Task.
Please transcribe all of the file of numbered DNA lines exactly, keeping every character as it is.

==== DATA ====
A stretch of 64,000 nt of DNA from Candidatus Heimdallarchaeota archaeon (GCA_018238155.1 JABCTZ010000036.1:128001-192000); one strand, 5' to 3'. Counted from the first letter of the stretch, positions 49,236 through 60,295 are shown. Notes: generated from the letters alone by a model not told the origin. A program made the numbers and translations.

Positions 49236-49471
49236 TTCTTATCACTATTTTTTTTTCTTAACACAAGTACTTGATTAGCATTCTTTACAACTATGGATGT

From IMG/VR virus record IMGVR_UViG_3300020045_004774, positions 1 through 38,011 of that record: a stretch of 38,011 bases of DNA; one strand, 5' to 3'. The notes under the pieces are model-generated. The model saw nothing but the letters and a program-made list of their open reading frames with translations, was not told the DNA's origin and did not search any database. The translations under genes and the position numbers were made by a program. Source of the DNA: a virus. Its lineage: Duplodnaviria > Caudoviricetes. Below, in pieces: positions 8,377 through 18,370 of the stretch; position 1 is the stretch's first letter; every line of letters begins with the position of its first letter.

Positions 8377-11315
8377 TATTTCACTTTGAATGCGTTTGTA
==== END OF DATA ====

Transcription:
A stretch of 64,000 nt of DNA from Candidatus Heimdallarchaeota archaeon (GCA_018238155.1 JABCTZ010000036.1:128001-192000); one strand, 5' to 3'. Counted from the first letter of the stretch, positions 49,236 through 60,295 are shown. Notes: generated from the letters alone by a model not told the origin. A program made the numbers and translations.

Positions 49236-49471
49236 TTCTTATCACTATTTTTTTTTCTTAACACAAGTACTTGATTAGCATTCTTTACAACTATGGATGT

From IMG/VR virus record IMGVR_UViG_3300020045_004774, positions 1 through 38,011 of that record: a stretch of 38,011 bases of DNA; one strand, 5' to 3'. The notes under the pieces are model-generated. The model saw nothing but the letters and a program-made list of their open reading frames with translations, was not told the DNA's origin and did not search any database. The translations under genes and the position numbers were made by a program. Source of the DNA: a virus. Its lineage: Duplodnaviria > Caudoviricetes. Below, in pieces: positions 8,377 through 18,370 of the stretch; position 1 is the stretch's first letter; every line of letters begins with the position of its first letter.

Positions 8377-11315
8377 TATTTCACTTTGAATGCGTTTGTA